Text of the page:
A coin is a digital asset or cryptocurrency unit that operates independently on its dedicated blockchain, which is considered a currency in a particular financial system. Although often used interchangeably, a token is distinct from a coin — coins use their own native blockchain platform, while tokens are built on an existing blockchain and used in new ones.
Bitcoin is undoubtedly the most popular example of a coin built on its dedicated blockchain. Serving as a payment method with every transaction stored in a decentralized, distributed ledger and a system that ensures no new unit of the coin is created without executing extensive and rigorous computational solutions.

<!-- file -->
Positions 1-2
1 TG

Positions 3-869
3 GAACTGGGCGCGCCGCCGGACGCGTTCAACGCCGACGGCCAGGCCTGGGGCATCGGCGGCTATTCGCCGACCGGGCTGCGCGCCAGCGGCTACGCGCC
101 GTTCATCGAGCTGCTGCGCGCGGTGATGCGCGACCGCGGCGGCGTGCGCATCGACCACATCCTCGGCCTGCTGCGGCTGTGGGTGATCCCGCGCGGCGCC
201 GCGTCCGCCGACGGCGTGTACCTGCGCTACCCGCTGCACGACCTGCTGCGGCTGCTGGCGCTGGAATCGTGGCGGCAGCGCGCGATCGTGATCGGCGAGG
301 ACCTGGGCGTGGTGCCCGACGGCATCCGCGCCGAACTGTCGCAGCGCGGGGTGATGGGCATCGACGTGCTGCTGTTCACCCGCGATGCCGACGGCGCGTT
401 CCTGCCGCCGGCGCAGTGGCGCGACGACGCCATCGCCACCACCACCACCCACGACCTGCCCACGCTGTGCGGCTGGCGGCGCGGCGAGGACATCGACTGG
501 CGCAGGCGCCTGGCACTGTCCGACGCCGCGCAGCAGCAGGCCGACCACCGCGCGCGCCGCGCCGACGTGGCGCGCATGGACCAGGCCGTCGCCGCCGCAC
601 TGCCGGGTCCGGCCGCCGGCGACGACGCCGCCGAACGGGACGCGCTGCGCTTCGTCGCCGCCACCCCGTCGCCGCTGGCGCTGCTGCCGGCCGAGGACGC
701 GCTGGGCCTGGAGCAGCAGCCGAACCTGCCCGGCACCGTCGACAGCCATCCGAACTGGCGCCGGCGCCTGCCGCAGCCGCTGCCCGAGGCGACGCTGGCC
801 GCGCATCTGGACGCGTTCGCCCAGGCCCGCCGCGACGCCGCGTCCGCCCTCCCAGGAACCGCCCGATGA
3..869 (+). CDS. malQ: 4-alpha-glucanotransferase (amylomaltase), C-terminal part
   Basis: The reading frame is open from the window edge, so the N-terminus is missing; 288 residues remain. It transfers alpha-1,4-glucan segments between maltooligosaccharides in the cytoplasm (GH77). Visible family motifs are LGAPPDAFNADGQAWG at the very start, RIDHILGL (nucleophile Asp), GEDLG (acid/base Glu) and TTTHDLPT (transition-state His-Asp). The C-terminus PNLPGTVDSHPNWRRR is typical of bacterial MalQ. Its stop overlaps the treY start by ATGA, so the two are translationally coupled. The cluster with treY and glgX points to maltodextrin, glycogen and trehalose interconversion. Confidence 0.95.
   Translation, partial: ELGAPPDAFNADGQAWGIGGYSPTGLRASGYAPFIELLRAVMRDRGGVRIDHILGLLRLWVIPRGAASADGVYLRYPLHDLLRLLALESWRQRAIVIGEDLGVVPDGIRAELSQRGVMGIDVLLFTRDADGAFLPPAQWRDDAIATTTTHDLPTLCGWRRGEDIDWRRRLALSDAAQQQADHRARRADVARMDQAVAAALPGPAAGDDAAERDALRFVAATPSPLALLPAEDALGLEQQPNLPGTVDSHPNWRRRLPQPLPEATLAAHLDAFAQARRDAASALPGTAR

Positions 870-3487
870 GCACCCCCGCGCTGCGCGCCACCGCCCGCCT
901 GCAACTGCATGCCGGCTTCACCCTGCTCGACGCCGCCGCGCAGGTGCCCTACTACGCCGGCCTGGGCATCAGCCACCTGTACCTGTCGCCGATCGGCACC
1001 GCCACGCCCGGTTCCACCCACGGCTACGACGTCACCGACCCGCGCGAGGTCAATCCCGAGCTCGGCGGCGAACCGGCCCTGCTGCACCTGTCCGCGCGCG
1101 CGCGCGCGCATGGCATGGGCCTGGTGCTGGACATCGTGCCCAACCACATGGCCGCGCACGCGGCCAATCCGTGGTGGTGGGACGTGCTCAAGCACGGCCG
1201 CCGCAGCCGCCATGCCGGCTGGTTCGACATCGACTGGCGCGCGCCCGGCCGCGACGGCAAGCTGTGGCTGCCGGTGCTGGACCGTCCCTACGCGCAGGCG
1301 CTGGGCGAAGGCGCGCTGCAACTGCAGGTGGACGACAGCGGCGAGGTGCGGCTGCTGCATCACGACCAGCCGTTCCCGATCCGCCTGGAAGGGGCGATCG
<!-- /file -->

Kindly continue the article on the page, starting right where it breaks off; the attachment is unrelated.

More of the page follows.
Tokens are built on other blockchains and are mostly issued during ICOs to raise funds for a new crypto project. Typically, a blockchain company yet to build its own dedicated blockchain will issue out tokens built on another blockchain in exchange for cryptocurrencies such as Bitcoin, Ethereum, etc., or fiat currencies in some cases.
What Is an ICO?
Initial Coin Offerings (ICOs as they are popularly called) is a form of crowd-funding usually done by companies and start-ups in the blockchain industry to raise funds for a crypto-project in exchange for a digital asset (tokens) built on an existing blockchain such as the ERC-20. A large number of ICOs are hosted on the Ethereum blockchain (ERC-20)
However, with little or no regulatory supervision, ICOs are highly risky investments, and they are a common ground for scammers and criminals.